Matthew (4.1-11) records that Satan used three temptations: the temptation to turn stones into bread, the temptation to test God by jumping from the temple, and the temptation to escape the cross by falling down and worshiping Satan. Each of these temptations is related to what Jesus had heard from heaven at his baptism, namely, that he was God’s “Son” with whom God the Father was “well pleased.” Continue reading ““Satan’s Three Temptations””
Who is Jesus Christ?
We should have a fairly complete answer to that question by now, because we have been given several clear answers to it in the first three chapters of Matthew. Continue reading ““Jesus and the Devil””
In addition to John the Baptist’s message of repentance, the second most important thing about the work given to him was his practice of baptizing people as a sign that they had done what he demanded. They had repented of their sins and were looking forward to the coming Messiah. Continue reading ““The Baptism of John””
John the Baptist’s message contained three parts, according to Matthew (3.1-17): (1) a warning, (2) a promise, and (3) a demand. Continue reading ““Repent; The Kingdom of Heaven is At Hand””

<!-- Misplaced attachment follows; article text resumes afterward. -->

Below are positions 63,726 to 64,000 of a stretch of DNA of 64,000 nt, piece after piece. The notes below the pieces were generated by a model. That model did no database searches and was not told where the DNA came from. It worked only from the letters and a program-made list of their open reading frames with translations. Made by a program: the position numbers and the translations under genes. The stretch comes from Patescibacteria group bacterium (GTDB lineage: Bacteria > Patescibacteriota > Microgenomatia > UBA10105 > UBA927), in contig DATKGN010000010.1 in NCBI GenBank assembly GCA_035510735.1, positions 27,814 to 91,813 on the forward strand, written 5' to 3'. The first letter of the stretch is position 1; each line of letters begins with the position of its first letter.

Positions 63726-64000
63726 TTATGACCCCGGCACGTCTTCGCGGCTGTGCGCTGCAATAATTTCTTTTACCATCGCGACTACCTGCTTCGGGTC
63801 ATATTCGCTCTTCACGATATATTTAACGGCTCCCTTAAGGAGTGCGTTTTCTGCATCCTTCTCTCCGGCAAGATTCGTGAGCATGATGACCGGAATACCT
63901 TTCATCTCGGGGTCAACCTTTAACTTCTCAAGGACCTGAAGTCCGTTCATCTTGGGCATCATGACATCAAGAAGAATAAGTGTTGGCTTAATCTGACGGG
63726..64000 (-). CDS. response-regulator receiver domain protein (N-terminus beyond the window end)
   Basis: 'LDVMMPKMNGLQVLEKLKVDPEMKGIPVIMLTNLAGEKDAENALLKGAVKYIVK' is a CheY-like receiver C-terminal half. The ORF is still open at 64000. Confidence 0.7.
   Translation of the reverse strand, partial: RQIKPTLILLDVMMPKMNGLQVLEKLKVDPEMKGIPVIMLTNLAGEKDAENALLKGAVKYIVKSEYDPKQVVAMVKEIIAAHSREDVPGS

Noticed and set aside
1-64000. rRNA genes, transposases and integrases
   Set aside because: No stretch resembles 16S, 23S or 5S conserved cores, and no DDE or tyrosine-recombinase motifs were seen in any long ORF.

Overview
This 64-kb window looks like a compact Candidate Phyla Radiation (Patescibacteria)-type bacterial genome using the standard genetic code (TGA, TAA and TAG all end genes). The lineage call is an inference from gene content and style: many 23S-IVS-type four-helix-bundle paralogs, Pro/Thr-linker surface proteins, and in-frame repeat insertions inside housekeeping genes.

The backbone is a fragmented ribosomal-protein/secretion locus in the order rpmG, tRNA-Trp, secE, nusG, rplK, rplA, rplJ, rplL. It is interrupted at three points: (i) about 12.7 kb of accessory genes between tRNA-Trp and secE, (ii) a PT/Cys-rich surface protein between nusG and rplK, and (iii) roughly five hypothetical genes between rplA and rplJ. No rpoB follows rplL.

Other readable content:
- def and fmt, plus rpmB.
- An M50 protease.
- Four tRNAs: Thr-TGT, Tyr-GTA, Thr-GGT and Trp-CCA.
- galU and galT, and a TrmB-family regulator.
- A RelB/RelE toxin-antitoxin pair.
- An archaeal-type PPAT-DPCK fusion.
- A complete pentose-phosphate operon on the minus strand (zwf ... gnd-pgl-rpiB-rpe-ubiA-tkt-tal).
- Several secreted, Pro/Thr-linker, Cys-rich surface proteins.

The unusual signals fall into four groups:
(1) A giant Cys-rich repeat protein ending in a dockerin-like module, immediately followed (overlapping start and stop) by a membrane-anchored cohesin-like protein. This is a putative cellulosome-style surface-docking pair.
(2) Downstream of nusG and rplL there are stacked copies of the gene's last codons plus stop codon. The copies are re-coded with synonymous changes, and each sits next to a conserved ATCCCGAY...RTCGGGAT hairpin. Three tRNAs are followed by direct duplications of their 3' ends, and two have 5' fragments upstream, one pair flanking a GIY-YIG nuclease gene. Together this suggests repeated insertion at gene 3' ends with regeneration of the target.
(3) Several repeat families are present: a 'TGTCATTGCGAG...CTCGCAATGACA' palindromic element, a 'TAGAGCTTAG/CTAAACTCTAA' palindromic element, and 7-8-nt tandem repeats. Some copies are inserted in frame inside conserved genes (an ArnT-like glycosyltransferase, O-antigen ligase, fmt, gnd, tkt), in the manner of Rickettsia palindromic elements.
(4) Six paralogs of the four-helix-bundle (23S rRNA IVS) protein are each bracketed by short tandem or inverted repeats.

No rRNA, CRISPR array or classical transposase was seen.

Some thirty years passed between chapters 2 and 3 of Matthew, during which Jesus lived in Nazareth and worked as a carpenter. But the time came for Him to begin His public ministry which would culminate at the cross. For over 400 years, the nation had not heard the voice of a prophet. Then John appeared and a great revival took place. Continue reading ““A Voice in the Desert””
How should we handle this verse? First, we should note that Matthew introduces the verse by referring to prophets (plural, “through the prophets”), rather than saying, as he does in other instances, “This took place to fulfill what the Lord had said through the prophet” (Matt. 1:22) or “For this is what the prophet has written” (Matt. 2:5). This seems to indicate a general rather than specific Old Testament reference. Continue reading ““Be Wise and Be Warned OR The Nations Rage””